I just listened to my pastor, Dan Chun, deliver a sermon on tithing.  At my church (First Presbyterian Church of Honolulu at Ko`olau), an "average" sermon is defined as being excellent.  Today's sermon was definitely above-average in First Prez speak.  If an audio file of the sermon has not yet been posted on the First Prez website, it will be within the next few days.  It is worth a listen.

Pastor Dan boldly preached from Malachi chapter 3 about how God says that he expects us to live on 90% of what he puts into our hands, and that failing to tithe is actually robbing God of what is rightfully his.  Dan explained that God blesses those who tithe and withholds blessing from those who do not.  This got me thinking about why God wants so badly to get into my wallet.  I think the correct answer, as Pastor Dan touched upon, is that God has ulterior motives.

I mean really–the creator of the universe wants to get into my wallet?  Let's think about that.  According to Genesis 1.1, God created the heavens and the earth.  All he had to do was speak, and light, the stars and planets, and life sprang forth.  If he wants riches, he can speak them into existence.  In other words, he doesn't even have to print money.  He can make gold, precious stones, beachfront real estate, or you name it, just by using his voice. 

In Psalm 50.10, God proclaims that "every animal of the forest is mine, and the cattle on a thousand hills."  At the time and place that that verse was written, wealth was calculated by the extent of a person's livestock holdings.  To say that someone owned every animal in the forest, plus the cattle on a thousand hills, was another way of saying that God is by far the wealthiest being in the universe.  So if he is already unimaginably wealthy, and if he can make more whenever he wants just by saying "let there be ________" and then filling in the blank, I ask again:  why does God want a piece of what's in my wallet?  It can't be because he actually wants my stuff.  Something else has to be going on.

As Pastor Dan also pointed out, Jesus had something to say on the subject.  In fact, he a lot to say on the subject of money–he said more about it than he did about heaven and hell and sin and redemption.  One of Jesus' statements that I think answers my question (namely, why would God want to dip into my wallet?) is found in Matthew chapter 6, verses 19 through 21:  Do not store up for yourselves treasures on earth, where moths and rust destroy, and where thieves break in and steal.  But store up for yourselves treasures in heaven, where moths and rust do not destroy, and where thieves do not break in and steal.  For where your treasure is, there your heart will be also.

I think I'm starting to get it.  It's not my money God wants.  It's my heart that he is after, and he is not too proud to go through my wallet to get there.  He was not too proud to lay aside his divinity and become a baby born into poverty, who grew up to be celebrated and then rejected and hated and then nailed to a cross to die in order to pay the penalty for my sins.  But that wasn't all he was doing.  Jesus took away the separation between us and God through his death on the cross, but he also came to earth to tell each one of us, "I want a relationship with you.  I want you to give me your heart so I can fill your life with blessings beyond your wildest dreams."  In Bible speak, it actually goes more like this:  I came that you may have life, and have it abundantly.  John 10.10.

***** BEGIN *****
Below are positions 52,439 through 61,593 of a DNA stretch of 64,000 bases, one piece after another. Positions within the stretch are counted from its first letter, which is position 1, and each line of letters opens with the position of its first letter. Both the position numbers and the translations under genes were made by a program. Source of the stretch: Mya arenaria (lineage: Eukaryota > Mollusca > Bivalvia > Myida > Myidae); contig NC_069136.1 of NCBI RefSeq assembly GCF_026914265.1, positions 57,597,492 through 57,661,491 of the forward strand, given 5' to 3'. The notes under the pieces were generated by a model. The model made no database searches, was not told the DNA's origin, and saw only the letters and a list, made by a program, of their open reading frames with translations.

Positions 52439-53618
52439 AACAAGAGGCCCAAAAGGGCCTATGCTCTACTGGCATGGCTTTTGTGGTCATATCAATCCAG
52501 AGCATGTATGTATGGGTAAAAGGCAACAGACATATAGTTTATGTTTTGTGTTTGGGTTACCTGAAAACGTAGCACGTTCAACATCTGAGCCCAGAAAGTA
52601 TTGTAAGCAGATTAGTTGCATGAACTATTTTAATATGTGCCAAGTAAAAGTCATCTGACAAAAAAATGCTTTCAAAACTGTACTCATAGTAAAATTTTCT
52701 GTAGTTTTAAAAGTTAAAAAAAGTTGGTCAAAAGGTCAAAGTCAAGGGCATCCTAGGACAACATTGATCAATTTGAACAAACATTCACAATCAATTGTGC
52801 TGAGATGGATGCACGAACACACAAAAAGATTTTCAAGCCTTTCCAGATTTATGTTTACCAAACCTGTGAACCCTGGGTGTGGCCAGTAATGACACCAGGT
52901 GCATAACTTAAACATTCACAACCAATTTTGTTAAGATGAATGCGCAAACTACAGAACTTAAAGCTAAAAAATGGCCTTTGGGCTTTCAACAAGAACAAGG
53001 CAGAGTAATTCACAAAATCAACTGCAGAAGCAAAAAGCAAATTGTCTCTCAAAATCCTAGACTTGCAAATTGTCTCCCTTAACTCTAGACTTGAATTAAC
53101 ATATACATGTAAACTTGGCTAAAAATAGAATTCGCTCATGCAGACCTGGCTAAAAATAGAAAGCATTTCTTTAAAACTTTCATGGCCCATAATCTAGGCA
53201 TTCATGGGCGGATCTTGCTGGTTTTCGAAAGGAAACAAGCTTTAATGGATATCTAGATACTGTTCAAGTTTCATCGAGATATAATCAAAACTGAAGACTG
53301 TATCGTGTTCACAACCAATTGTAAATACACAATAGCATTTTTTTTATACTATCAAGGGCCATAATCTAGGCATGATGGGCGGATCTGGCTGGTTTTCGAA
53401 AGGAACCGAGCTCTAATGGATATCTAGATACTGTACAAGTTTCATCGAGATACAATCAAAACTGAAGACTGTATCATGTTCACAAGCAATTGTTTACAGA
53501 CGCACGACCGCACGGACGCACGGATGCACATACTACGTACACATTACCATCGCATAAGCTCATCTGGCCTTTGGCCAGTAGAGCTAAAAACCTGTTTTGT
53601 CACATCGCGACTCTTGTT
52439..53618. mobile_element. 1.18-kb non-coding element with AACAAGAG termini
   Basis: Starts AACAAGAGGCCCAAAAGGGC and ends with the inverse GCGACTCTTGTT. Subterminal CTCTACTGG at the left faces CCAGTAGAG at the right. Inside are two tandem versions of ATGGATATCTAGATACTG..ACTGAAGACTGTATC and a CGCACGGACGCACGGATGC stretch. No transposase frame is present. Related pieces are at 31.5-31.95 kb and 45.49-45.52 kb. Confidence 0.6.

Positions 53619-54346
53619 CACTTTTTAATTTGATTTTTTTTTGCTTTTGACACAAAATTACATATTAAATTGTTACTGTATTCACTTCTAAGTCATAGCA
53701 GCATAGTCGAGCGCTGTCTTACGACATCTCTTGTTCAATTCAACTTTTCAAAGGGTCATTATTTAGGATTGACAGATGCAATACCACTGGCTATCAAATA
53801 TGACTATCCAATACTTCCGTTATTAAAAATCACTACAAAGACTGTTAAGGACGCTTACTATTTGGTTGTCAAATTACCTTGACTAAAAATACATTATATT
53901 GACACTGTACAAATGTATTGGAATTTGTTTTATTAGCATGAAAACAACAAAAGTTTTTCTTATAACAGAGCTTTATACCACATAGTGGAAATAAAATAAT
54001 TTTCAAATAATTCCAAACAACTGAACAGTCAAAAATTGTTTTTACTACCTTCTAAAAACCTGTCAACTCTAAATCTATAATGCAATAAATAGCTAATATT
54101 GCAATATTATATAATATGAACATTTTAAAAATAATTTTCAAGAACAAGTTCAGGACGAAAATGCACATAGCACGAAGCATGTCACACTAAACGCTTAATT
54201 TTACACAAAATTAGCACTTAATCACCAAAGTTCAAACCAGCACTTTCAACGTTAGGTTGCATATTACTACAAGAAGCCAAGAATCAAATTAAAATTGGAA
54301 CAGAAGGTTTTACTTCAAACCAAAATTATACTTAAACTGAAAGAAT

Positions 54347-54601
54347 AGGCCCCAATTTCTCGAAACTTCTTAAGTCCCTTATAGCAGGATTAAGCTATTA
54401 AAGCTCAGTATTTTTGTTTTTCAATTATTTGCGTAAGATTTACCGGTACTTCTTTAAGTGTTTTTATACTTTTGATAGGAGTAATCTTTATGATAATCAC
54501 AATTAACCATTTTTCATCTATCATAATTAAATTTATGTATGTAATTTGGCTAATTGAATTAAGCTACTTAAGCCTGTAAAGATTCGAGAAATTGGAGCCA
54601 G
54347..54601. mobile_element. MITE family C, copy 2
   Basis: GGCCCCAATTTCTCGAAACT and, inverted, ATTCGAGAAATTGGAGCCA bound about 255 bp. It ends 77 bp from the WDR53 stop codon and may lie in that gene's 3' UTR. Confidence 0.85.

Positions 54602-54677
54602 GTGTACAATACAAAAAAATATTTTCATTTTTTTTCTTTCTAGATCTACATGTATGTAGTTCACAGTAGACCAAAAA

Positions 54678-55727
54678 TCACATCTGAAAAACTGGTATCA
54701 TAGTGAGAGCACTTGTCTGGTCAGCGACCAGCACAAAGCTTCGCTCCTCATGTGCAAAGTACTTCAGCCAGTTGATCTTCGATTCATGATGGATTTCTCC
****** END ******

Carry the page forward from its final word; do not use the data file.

This really is pretty amazing.  Just as God wants us to accept his free gift of salvation simply by admitting our separation from God (our sin) and asking him to take away the penalty for everything we have done wrong, he wants us to put ourselves in a position to be blessed by him in an outrageous manner simply by giving him back the first 10% of what he gives us.  Or we can keep that first 10% and let God keep the blessings that he wants to pour out on us. 

There still seems to be a very small catch here, and that is that we have to give God his 10% and then see what happens.   In Malachi 3.10, God says "put me to the test . . . see if I will not open the windows of heaven for you and pour down for you an overflowing blessing."  An "overflowing blessing" delivered by the creator of the universe, the owner of the cattle on a thousand hills, has got to be pretty good.  As Pastor Dan pointed out today, that doesn't mean God will make every one of us a millionaire, but who cares?  The most important blessings are priceless; they can't be bought with any amount of money. 

So God wants me to let him in to my wallet by way of the tithe so he and I can have the kind of relationship where he will bless me out of his incredible abundance.  Sounds like a pretty good deal to me.

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